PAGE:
In the Rebellion of 1837-8 father was appointed Capt. Of the Militia.  It was the first Battn. Of the Richmond mIlitia, then the County of Richmond, (now Sherbrooke) father remained at home farm until his death which occurred March 28th 1876, at the age of 83 years.  {there is a note here from my gran?:77 years to fit in with book “History of North Startford.” She has either his birth date of date of his death wrong.}

(Note) This would place father’s birth in 1793.  Owing to the fact that the main exodus of U.E.L’s took place in 1784 it may easily be she is mistaken in her father’s age,, the two younger brothers Guy and Jones were born in 1803 and 1805 and they were old enough to walk at the time of the migration, so it looks as if it must have been at least 1815 when they came to Canada.  My impression was that the two younger brothers at least were born in Canada.

G.G.G.

My note:  Oh the joy of a shared family name! John Gamsby was the father of Dorothea.  He also had a son he called John, who married Lucinia Smith- they were married in Stratford NH in 1798, and had another son named (surprise )John Gamsby.

I believe this to be the son who leaves the United States with his mother and family for Eaton and Ascot in Quebec.   This man (the nephew of Dorothea)  -Captain Gamsby-then marries Eunice Moulton and her sister after her death.

I found one document that said that Eunice Moulton had no children, but John was married a first time to a Miss Boynton- this is where the six children come from Minnie (the author of this letter)  mentions.   He has no children with Eunice, and has two- as mentioned in the letter- by Nellie Moulton.

The surviving daughter of John and Nellie was Mary Theresa (known as Minnie) who is the woman who wrote this letter. Minnie married John Locke, and had six children.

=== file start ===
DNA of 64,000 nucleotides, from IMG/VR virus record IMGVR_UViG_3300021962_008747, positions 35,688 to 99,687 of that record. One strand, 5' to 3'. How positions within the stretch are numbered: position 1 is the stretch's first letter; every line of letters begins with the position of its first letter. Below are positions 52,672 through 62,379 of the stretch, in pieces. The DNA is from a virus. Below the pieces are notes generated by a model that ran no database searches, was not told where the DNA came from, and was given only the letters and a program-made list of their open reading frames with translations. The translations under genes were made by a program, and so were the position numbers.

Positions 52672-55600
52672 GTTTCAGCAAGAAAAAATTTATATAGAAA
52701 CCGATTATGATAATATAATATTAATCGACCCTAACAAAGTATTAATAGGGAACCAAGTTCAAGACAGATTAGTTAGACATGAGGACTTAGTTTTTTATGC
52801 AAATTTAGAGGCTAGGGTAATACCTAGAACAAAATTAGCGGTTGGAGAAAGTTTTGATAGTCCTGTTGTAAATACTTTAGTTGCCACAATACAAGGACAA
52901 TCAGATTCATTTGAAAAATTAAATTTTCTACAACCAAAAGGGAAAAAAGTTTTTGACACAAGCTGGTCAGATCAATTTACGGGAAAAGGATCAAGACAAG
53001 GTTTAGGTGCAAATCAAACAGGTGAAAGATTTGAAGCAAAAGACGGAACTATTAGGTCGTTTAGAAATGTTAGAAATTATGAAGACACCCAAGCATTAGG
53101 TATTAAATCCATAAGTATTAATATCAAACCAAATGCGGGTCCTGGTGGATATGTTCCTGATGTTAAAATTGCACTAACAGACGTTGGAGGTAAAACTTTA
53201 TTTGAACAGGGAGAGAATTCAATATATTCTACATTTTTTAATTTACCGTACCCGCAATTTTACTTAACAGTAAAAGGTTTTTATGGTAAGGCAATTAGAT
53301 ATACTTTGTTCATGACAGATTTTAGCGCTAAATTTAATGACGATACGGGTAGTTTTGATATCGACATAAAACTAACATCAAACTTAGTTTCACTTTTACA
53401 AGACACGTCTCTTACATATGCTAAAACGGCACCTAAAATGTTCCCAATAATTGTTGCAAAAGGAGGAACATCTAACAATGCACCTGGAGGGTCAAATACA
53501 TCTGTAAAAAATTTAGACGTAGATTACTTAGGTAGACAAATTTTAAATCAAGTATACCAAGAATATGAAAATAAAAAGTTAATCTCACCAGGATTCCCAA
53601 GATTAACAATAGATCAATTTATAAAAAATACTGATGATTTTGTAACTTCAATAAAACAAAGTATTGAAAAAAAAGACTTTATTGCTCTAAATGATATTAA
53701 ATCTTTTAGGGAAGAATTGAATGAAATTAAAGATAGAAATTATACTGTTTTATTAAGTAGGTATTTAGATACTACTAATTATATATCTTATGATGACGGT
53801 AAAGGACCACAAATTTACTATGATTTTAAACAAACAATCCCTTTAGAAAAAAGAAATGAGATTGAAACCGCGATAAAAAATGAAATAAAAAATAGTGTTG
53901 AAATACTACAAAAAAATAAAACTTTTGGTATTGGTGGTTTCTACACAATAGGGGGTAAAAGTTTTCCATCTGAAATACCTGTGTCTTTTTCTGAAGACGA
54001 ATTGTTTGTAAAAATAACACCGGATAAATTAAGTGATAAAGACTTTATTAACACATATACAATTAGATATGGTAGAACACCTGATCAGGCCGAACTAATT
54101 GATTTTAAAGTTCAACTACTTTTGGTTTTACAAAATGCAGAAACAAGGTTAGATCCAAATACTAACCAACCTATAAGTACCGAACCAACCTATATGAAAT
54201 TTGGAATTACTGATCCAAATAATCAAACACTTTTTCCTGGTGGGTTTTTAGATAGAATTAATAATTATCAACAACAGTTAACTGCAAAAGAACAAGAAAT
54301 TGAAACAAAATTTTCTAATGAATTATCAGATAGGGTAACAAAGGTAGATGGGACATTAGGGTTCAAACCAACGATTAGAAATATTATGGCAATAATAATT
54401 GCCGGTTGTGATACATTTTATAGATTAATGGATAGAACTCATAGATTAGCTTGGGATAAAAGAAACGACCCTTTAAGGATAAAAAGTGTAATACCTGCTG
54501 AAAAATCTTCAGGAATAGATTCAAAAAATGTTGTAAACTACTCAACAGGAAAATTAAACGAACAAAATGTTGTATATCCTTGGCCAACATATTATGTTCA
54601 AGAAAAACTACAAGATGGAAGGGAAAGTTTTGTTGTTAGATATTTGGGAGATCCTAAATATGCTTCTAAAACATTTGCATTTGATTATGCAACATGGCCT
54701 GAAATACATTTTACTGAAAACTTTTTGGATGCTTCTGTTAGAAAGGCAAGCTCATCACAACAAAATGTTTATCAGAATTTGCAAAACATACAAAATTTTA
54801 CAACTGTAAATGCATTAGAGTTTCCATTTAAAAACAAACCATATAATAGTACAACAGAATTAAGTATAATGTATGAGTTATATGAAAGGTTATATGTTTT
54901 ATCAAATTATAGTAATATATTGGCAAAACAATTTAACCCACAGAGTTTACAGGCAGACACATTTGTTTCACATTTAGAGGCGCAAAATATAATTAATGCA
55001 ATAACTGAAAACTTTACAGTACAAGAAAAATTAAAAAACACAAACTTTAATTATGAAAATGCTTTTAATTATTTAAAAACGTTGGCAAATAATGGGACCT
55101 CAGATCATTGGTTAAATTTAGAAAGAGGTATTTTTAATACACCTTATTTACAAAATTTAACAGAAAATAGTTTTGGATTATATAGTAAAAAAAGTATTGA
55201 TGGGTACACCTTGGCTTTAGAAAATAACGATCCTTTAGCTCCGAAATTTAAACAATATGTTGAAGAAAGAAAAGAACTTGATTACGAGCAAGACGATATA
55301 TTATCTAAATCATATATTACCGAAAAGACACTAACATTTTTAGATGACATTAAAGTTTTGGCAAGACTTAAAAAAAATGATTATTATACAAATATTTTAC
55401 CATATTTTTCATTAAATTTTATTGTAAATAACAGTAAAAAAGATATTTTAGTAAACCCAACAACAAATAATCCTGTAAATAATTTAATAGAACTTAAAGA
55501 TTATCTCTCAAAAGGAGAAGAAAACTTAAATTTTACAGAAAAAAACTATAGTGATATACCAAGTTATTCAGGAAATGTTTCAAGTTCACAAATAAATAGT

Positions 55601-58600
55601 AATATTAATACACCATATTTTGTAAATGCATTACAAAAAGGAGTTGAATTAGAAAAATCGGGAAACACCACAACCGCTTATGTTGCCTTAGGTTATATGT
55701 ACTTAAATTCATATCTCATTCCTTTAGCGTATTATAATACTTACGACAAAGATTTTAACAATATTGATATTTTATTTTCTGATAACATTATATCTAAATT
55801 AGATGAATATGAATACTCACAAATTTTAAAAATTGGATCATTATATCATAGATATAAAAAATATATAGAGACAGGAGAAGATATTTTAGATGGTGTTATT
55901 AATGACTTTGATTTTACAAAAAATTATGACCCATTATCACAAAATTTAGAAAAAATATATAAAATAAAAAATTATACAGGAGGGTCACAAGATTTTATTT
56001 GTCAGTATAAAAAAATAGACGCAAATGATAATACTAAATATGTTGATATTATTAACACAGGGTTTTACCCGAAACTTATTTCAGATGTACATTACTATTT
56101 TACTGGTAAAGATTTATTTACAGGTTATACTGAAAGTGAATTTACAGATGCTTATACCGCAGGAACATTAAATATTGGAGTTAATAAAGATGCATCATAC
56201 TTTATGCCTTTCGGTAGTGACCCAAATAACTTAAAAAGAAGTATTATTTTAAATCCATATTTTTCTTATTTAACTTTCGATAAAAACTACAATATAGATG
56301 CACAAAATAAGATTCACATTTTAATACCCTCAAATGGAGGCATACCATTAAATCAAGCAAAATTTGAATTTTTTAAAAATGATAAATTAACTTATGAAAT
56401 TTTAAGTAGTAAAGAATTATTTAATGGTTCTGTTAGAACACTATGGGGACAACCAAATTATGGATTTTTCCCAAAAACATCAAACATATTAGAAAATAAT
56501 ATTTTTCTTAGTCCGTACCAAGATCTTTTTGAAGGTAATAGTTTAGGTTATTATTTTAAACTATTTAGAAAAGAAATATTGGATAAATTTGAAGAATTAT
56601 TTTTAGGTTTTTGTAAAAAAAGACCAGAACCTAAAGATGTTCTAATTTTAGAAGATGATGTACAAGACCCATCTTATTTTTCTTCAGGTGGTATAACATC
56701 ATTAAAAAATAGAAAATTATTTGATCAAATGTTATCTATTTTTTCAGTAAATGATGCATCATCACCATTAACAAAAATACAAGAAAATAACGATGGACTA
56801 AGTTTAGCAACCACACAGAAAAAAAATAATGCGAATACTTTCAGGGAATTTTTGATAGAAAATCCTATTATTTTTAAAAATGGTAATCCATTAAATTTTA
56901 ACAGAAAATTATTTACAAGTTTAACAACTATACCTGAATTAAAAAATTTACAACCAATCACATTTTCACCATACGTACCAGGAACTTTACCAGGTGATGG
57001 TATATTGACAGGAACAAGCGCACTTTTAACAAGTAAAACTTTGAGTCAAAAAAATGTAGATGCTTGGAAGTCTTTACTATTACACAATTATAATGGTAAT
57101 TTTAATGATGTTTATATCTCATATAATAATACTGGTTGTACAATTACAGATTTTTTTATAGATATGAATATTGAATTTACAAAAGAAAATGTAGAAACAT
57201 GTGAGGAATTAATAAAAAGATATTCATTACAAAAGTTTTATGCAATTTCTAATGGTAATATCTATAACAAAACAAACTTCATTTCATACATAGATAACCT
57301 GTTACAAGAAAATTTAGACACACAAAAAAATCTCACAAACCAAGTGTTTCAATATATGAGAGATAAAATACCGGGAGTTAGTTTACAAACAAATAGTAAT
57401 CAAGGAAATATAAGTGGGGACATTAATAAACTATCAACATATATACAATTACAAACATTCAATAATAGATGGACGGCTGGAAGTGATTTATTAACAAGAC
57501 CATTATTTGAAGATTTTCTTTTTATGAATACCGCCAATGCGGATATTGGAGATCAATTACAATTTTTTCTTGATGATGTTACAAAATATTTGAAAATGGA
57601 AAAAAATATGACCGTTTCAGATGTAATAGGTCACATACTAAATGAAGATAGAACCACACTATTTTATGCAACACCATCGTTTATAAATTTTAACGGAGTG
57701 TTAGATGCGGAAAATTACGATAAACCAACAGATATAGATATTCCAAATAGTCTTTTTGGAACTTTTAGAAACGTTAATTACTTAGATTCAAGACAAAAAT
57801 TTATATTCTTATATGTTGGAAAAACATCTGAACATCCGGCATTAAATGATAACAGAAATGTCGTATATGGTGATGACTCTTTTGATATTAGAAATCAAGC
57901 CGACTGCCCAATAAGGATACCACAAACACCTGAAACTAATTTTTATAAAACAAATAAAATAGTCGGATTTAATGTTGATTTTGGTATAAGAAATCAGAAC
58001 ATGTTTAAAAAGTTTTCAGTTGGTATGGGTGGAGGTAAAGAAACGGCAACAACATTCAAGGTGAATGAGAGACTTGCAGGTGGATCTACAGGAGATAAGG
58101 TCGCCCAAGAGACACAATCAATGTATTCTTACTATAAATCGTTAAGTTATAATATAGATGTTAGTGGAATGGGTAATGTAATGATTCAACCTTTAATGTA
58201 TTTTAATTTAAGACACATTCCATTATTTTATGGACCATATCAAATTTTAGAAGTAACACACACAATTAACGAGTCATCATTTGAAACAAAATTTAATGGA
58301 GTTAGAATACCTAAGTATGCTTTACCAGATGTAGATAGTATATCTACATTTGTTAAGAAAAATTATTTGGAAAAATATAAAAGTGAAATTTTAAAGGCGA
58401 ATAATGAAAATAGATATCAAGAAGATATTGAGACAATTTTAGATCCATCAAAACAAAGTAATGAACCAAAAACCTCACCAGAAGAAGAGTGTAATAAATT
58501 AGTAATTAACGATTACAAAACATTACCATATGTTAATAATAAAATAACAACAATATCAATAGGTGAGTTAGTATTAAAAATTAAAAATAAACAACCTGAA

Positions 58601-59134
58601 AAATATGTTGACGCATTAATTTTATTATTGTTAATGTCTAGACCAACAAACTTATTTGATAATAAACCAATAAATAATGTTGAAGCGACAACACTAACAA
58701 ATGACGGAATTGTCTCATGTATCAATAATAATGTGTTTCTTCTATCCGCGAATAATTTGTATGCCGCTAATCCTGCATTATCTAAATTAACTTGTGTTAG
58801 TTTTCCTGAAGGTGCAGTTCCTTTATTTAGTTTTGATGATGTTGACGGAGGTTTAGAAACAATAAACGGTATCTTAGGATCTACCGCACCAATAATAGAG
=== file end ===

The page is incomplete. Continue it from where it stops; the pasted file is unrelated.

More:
My great grandfather- Guy Gamsby was a child of the first marriage- born in 1843.  He trained as a pharmacist.

I would be curious if anyone else can place any family within the names given here- such as the author of this note etc. Where is Capleton?  I tried to Google it, but all I get is a Reggae artist!

Rev Jonathan Taylor  came to Eaton about 1814.  He married Miss. Wood, and died in 1852, aged about 69 years. He was hired to both teach and preach at a salary of $200.00

Poor Eleanore  who helped to bring up her father’s many children never married.

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One Response to A Brief Excerpt of John Gamsby’s Family History- Dorothea Gamsby’s Brother

  1. Becky says:

    Hi, July, 2012 I find that John Gamsby born 1741, who brought his family over from England was absolutely a Revolutionary War Patriot. He did fight on America’s side in the Revolutionary War. It appears his quite young daughter, Dorothea who lived with her uncle, George Nutting, by marriage, was influenced by her uncle who was a Loyalist/Tory. It was written by Dorothea that her uncle George Nutting went back to England after his wife died, She was Maria Henderson who was a sister to John’s wife Margaret Henderson. I still have not found any information about a Sir George Nutting and I haven’t found any information about Dorothea’s husband either via the Internet. Warm Regards, Becky – A descendant of John Gamsby through son Peter Gamsby and Peter’s wife Thankful Smith.